Grove Header- White.png
Play Live Radio
Next Up:
0:00
0:00
Available On Air Stations

The Supreme Court adds affirmative action to its potential hit list

The U.S. Supreme Court will hear arguments in the fall over the constitutionality of Harvard's affirmative action program.
Charles Krupa
/
AP
The U.S. Supreme Court will hear arguments in the fall over the constitutionality of Harvard's affirmative action program.

Updated January 24, 2022 at 5:39 PM ET

The Supreme Court said Monday it will revisit the question of affirmative action in higher education, deciding to hear cases challenging the use of race as one factor in admissions at Harvard University and the University of North Carolina.

With the court already having heard arguments this term on abortion and guns, the affirmative action cases mark yet another politically charged issue that threatens to uproot decades of legal doctrine. Arguments in the two cases will likely be heard in the court's new term, which begins in October.

The court will consider more than just the details of how Harvard and UNC operate their affirmative action programs. It will also reexamine 43 years of precedent by asking whether race can ever play a role in admissions.

Both cases were filed on the same day, back in 2014, by the conservative activist group Students for Fair Admissions. The suits claimed that Harvard and UNC impermissibly used race in their admissions processes and discriminated against Asian Americans.

Starting in 1978, the Supreme Court has upheld the constitutionality of affirmative action programs three times. In each, the court's controlling opinion was authored by a traditionally conservative justice. But all of those justices have retired or died, and three of the justices who voted against affirmative action in 2016 — Chief Justice John Roberts and Justices Clarence Thomas and Samuel Alito — are still on the court. And they now have been joined by three Trump-appointed conservatives.

When it comes to affirmative action, Harvard's program has long been a constitutional model cited by the court in dealing with programs at other schools.

Now that Harvard must defend its own policies, the school says it treats every applicant as an individual and looks only at race as one small piece in a holistic picture of the student. But some Asian American students who were denied admission counter that Harvard's defense amounts to subterfuge. They allege that Harvard effectively used racial quotas and discriminated against Asian Americans.

The district court, however, found scant evidence to support those claims, and in November 2020 an appeals court agreed. In their appeal to the Supreme Court, Students for Fair Admission asked justices to erase affirmative action altogether.

In the UNC case, the organization skipped over the usual step of going to the appeals court and instead appealed directly to the Supreme Court, which agreed on Friday to consider the case as a companion to the Harvard case.

The main difference between the cases is that UNC is a state school and, as such, is subject to constitutional constraints that Harvard is not. Still, Harvard must comply with federal civil rights laws, which prohibit discrimination on the basis of race. By accepting both cases, the court can consider whether that public vs. private distinction matters for affirmative action.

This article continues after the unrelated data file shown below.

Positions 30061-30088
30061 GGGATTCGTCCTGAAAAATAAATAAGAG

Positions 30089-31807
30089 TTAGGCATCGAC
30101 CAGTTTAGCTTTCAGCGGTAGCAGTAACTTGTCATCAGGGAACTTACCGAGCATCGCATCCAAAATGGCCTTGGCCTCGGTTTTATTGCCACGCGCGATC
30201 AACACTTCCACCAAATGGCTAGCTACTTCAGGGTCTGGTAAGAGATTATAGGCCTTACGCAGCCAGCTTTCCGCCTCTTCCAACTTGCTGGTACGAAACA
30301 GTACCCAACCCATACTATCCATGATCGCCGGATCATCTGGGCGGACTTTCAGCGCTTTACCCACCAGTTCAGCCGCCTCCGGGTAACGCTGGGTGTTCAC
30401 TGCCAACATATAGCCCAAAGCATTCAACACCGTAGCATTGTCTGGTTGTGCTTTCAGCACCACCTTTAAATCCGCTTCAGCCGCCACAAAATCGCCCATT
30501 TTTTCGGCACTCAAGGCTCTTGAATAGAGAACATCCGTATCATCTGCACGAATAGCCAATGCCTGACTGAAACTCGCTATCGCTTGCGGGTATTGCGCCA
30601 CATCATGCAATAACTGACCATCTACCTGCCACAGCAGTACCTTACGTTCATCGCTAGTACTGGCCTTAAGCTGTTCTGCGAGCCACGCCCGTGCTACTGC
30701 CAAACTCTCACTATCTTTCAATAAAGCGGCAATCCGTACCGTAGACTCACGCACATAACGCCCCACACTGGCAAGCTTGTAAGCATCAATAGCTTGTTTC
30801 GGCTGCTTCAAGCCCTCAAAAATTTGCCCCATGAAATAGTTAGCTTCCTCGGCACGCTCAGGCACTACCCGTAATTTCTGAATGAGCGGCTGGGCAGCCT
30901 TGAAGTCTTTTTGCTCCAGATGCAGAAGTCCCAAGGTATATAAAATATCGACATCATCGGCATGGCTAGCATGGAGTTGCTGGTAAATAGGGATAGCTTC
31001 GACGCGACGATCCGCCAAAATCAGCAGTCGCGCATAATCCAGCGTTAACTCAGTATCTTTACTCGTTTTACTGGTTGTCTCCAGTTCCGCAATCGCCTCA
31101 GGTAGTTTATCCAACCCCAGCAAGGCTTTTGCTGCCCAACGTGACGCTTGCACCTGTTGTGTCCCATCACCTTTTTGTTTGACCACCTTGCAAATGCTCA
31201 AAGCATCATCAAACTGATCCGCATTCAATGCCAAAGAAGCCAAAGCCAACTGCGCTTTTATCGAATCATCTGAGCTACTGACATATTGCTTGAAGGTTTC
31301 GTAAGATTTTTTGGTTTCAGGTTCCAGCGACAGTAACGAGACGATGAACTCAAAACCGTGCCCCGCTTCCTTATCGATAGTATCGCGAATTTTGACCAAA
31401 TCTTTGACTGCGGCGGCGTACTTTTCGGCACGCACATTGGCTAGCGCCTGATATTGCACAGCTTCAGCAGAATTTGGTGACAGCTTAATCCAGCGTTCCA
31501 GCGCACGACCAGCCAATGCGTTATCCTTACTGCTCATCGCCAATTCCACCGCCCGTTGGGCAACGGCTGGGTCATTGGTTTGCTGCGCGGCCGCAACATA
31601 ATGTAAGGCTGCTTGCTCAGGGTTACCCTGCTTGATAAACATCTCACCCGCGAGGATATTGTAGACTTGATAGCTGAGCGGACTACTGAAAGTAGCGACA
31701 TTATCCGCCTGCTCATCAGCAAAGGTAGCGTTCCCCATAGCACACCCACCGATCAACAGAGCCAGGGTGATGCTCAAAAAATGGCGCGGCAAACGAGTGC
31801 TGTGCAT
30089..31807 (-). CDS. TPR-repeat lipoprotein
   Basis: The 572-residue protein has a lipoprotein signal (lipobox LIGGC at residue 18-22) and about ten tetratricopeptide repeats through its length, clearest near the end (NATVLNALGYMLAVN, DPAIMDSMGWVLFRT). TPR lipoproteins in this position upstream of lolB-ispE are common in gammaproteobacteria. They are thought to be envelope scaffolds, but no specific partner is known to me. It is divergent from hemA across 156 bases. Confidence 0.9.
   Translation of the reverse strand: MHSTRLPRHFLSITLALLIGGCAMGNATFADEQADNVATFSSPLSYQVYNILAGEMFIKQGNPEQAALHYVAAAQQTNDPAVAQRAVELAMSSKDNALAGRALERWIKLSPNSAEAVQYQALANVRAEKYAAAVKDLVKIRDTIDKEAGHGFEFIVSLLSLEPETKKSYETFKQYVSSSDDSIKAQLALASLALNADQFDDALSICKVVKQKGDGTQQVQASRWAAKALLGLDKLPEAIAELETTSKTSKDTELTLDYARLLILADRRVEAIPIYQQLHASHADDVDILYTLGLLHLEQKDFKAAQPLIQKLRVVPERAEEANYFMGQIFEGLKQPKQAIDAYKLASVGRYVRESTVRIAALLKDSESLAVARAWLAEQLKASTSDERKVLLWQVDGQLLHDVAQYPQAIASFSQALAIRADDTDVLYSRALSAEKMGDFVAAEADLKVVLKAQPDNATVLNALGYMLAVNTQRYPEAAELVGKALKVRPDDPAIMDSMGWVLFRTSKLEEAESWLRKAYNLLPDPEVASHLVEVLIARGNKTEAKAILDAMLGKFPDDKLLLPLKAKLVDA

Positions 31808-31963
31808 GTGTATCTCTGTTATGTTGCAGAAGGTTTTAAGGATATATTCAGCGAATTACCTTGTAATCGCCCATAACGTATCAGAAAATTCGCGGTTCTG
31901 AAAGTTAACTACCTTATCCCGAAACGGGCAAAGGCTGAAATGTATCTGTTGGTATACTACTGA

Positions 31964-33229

The man behind these suits and others like it is Edward Blum, a conservative legal movement unto himself. The former financial adviser and onetime failed congressional candidate has been the driving force behind cases opposing affirmative action for years.

Prior to that, Blum also spearheaded attacks on the 1965 Voting Rights Act, culminating in the court's 2013 decision in Shelby County v. Holder, essentially gutting the law.

He has been similarly undaunted in his attacks on affirmative action. After the court rejected Blum's challenge to the affirmative action policy at the University of Texas in 2016, he retooled his strategy, this time taking aim at Harvard and claiming that high-achieving Asian American students were being denied admission because of race.

Though he initially struggled to get Asian American students to join his suit — he filed the lawsuit before actually finding any — his organization, Students for Fair Admissions, now says it has 20,000 members. It is unclear, though, how many of those members are Asian Americans. Blum says only that there are now "dozens and dozens" of them, though he doesn't know how many because the organizations doesn't ask the race of its members.

He notes, correctly, that polls conducted by Pew and Gallup have found that nearly 3 out of 4 Americans are opposed to the use of race in college admissions, and that number, he observes, includes, "majorities of Hispanics, majorities of African Americans and majorities of Asian."

However, most major Asian American student organizations have opposed his position.

UCLA professor Mitchell Chang, who testified as an expert witness in the UNC case, observes that the stereotypical vision of an Asian American student working harder than other students has some merit, but largely for first-generation students whose families have immigrated to the United States.

He points to Asian American groups that have been in the U.S. for a longer period — Japanese Americans, for example. "If you look at their academic records, they tend to be more like whites than their first-generation American counterparts," he says.

Copyright 2022 NPR. To see more, visit https://www.npr.org.

Nina Totenberg is NPR's award-winning legal affairs correspondent. Her reports air regularly on NPR's critically acclaimed newsmagazines All Things Considered, Morning Edition, and Weekend Edition.
Eric Singerman